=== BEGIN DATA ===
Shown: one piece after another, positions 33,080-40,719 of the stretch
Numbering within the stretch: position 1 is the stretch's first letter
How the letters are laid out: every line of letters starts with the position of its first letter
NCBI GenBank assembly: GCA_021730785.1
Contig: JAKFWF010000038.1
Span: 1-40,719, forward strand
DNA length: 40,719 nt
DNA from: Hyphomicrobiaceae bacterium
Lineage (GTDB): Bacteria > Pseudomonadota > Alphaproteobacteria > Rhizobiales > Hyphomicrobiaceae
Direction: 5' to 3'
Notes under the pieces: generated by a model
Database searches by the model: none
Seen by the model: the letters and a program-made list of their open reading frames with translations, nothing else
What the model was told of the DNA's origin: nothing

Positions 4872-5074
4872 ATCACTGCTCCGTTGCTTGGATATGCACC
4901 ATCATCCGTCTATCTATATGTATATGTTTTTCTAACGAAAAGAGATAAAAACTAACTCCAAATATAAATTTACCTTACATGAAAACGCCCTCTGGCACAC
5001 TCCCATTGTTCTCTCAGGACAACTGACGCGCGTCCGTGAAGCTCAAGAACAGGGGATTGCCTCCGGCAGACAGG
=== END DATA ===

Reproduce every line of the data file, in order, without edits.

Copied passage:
Shown: one piece after another, positions 33,080-40,719 of the stretch
Numbering within the stretch: position 1 is the stretch's first letter
How the letters are laid out: every line of letters starts with the position of its first letter
NCBI GenBank assembly: GCA_021730785.1
Contig: JAKFWF010000038.1
Span: 1-40,719, forward strand
DNA length: 40,719 nt
DNA from: Hyphomicrobiaceae bacterium
Lineage (GTDB): Bacteria > Pseudomonadota > Alphaproteobacteria > Rhizobiales > Hyphomicrobiaceae
Direction: 5' to 3'
Notes under the pieces: generated by a model
Database searches by the model: none
Seen by the model: the letters and a program-made list of their open reading frames with translations, nothing else
What the model was told of the DNA's origin: nothing

Positions 4872-5074
4872 ATCACTGCTCCGTTGCTTGGATATGCACC
4901 ATCATCCGTCTATCTATATGTATATGTTTTTCTAACGAAAAGAGATAAAAACTAACTCCAAATATAAATTTACCTTACATGAAAACGCCCTCTGGCACAC
5001 TCCCATTGTTCTCTCAGGACAACTGACGCGCGTCCGTGAAGCTCAAGAACAGGGGATTGCCTCCGGCAGACAGG